Community
Fusion Manufacture
Talk shop with the Fusion (formerly Fusion 360) Manufacture Community. Share tool strategies, tips, get advice and solve problems together with the best minds in the industry.
cancel
Showing results for 
Show  only  | Search instead for 
Did you mean: 

Fusion 360 CAM doesn't use G03 where it should

17 REPLIES 17
SOLVED
Reply
Message 1 of 18
redbull00
464 Views, 17 Replies

Fusion 360 CAM doesn't use G03 where it should

I realized that it's very hard to "force" Fusion 360 CAM to generate arcs instead of tiny linear motions. The underlying logic behind this is very unclear to me. For example in the project attached, I'd expect that the simplest circular cut operation should result in a very lightweight GCODE that uses G03 to express the contour with arc. Instead, it generates a huge file that breaks down the smooth contour into hundreds of small linear movements, which overwhelms the motion controller of my machine, that tries to shake the poor thing out of its existence. I first thought something is wrong with the machine I bought, but then I saw the huge GCODE and the reason behind that shaking became clear.

redbull00_0-1702902737648.png

 

 

However, I realized that if I increase the precision of the contour operation to 0.01mm and use smoothing and set it to 0.02mm, it uses G03 correctly, only this really doesn't make sense to me, because this setting doesn't work consistently accross my projects. E.g. in another project where I used Create->Revolve operation to create a 3d shape, the same settings no longer result in G03 arcs - it's back to the same horrid heavy GCODE that uses thousands of tiny linear motions. How do I use this correctly?

redbull00_1-1702902768428.png

redbull00_2-1702902786386.png

 

Labels (1)
17 REPLIES 17
Message 2 of 18
BrandonTBFBF
in reply to: redbull00

In this particular case you're using a 3D toolpath to machine a 2D feature. Using a 2D Contour strategy rather than 3D contour yields a small file size even with smoothing turned off.

 

With CAM software, the better the inputs, the better the outputs. 

Message 3 of 18
seth.madore
in reply to: redbull00

What @BrandonTBFBF says is very true; use the best tool for the job.

That said; with the 3D Contour (not the right tool for the job), it can be made to be much smaller code, simply by turning on Smoothing.

Before:

2023-12-18_08h25_33.png

After:

2023-12-18_08h25_15.png

(all those dots represent separate lines of code)


Seth Madore
Customer Advocacy Manager - Manufacturing
Message 4 of 18
HughesTooling
in reply to: redbull00

In  your example file you're using a 3d toolpath and they all generate linear movements unless you use smoothing to fit arcs (a lot of the 3d ops turn the model into mesh to calculate the toolpaths). You usually get best results if the tolerance is 2 - 5 times smaller than the smoothing tolerance. For this simple example the 2d ops will create the simplest toolpath and for arc no need to use smoothing at all.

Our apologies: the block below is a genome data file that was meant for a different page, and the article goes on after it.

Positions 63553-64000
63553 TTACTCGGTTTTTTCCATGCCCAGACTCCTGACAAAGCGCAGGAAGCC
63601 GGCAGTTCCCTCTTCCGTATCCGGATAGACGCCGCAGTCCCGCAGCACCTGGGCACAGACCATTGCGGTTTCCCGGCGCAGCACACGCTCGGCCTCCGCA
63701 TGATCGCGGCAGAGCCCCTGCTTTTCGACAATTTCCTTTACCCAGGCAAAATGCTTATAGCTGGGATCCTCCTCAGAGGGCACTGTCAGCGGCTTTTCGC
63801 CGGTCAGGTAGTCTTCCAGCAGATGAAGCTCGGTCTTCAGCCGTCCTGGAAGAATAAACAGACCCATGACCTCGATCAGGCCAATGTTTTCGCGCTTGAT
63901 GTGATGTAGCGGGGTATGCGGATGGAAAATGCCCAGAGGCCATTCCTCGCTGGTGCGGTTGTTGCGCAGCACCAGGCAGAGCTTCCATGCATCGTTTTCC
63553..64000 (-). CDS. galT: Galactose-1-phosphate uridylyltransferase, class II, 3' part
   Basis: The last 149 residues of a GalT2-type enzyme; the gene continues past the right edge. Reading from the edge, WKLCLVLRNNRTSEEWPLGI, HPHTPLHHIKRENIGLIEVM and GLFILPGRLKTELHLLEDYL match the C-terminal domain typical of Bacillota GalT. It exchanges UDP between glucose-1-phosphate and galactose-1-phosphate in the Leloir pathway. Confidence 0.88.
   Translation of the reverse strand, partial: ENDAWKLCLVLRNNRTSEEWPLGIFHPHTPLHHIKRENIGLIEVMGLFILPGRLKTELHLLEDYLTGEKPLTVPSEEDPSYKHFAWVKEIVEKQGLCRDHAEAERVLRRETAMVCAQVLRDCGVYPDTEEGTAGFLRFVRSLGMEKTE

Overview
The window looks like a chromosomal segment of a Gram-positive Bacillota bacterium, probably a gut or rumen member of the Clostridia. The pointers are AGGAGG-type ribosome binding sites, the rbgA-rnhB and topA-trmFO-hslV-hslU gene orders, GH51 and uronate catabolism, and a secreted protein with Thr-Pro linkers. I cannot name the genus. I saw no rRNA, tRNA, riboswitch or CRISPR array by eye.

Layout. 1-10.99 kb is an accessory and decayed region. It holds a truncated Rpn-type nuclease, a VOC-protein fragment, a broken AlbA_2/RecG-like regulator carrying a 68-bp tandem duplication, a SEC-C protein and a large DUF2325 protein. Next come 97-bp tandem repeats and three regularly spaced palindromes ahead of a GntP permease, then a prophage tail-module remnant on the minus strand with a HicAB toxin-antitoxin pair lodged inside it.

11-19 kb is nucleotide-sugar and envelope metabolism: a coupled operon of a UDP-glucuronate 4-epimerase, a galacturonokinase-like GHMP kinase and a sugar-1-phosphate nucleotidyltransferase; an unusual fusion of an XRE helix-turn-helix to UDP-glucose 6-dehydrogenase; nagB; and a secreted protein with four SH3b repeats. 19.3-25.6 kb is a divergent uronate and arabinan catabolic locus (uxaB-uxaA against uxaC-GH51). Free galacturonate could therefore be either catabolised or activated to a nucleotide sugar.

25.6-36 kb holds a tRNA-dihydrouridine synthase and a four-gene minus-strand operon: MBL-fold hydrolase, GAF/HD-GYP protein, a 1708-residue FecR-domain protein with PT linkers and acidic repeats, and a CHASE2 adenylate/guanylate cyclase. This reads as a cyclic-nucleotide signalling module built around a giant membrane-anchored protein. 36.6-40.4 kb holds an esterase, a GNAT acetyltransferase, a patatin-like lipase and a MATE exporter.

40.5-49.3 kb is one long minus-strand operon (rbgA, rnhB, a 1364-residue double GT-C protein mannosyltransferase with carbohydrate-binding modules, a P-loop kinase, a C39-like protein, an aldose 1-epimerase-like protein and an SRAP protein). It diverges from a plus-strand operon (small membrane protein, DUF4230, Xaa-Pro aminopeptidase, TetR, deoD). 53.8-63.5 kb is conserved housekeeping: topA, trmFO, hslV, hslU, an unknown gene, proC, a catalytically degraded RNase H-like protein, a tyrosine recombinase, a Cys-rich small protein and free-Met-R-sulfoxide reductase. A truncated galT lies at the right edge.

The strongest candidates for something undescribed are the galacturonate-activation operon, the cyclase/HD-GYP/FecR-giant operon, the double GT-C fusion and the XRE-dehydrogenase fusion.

One problem you can run into with the 2d ops is machining convex splines. When Fusion offsets the curve it does corner rounding but on a spline this means lots of very short lines with tiny arcs between, the arcs are the same as the cutter radius. Sometimes you can get smoothing to work if you set the op's tolerance very fine like 0.001mm and set smoothing to 0.01mm, might even need a finer tolerance. This is only a problem with in computer compensation, if you use in control smoothing works with more sensible tolerances.

 

The 3d ops actually do a better job on convex curves.

 

Mark

Mark Hughes
Owner, Hughes Tooling
Did you find this post helpful? Feel free to Like this post.
Did your question get successfully answered? Then click on the ACCEPT SOLUTION button.

EESignature


Message 5 of 18
redbull00
in reply to: HughesTooling

Thank you, this really offers a valuable insight into the process. Also replying other comments - I used 3D contour to reproduce what I did with another example which is a bit more complex and it requires that operation.
Message 6 of 18
redbull00
in reply to: seth.madore

I used the 3D operation to represent what I did in a bit more complex example that I have (it's a half circle profile that's turned). However, what you wrote clarifies the issue for me. Thank you! Also, how did you manage to get the individual segments displayed in the screenshot above?
Message 7 of 18
redbull00
in reply to: redbull00

I noticed one more issue - the smoothing now works, but it seems to affect only the cutting toolpath. Ramps and transitions don't seem to get smoothed. Any way to fix that too?

Message 8 of 18
seth.madore
in reply to: redbull00


@redbull00 wrote:
how did you manage to get the individual segments displayed in the screenshot above?

You can toggle that display here:

2023-12-18_14h24_05.png

 


@redbull00 wrote:
I noticed one more issue - the smoothing now works, but it seems to affect only the cutting toolpath. Ramps and transitions don't seem to get smoothed. Any way to fix that too?

 Smoothing only effects the cutting moves, it does nothing for the transition or ramp moves.


Seth Madore
Customer Advocacy Manager - Manufacturing
Message 9 of 18
redbull00
in reply to: seth.madore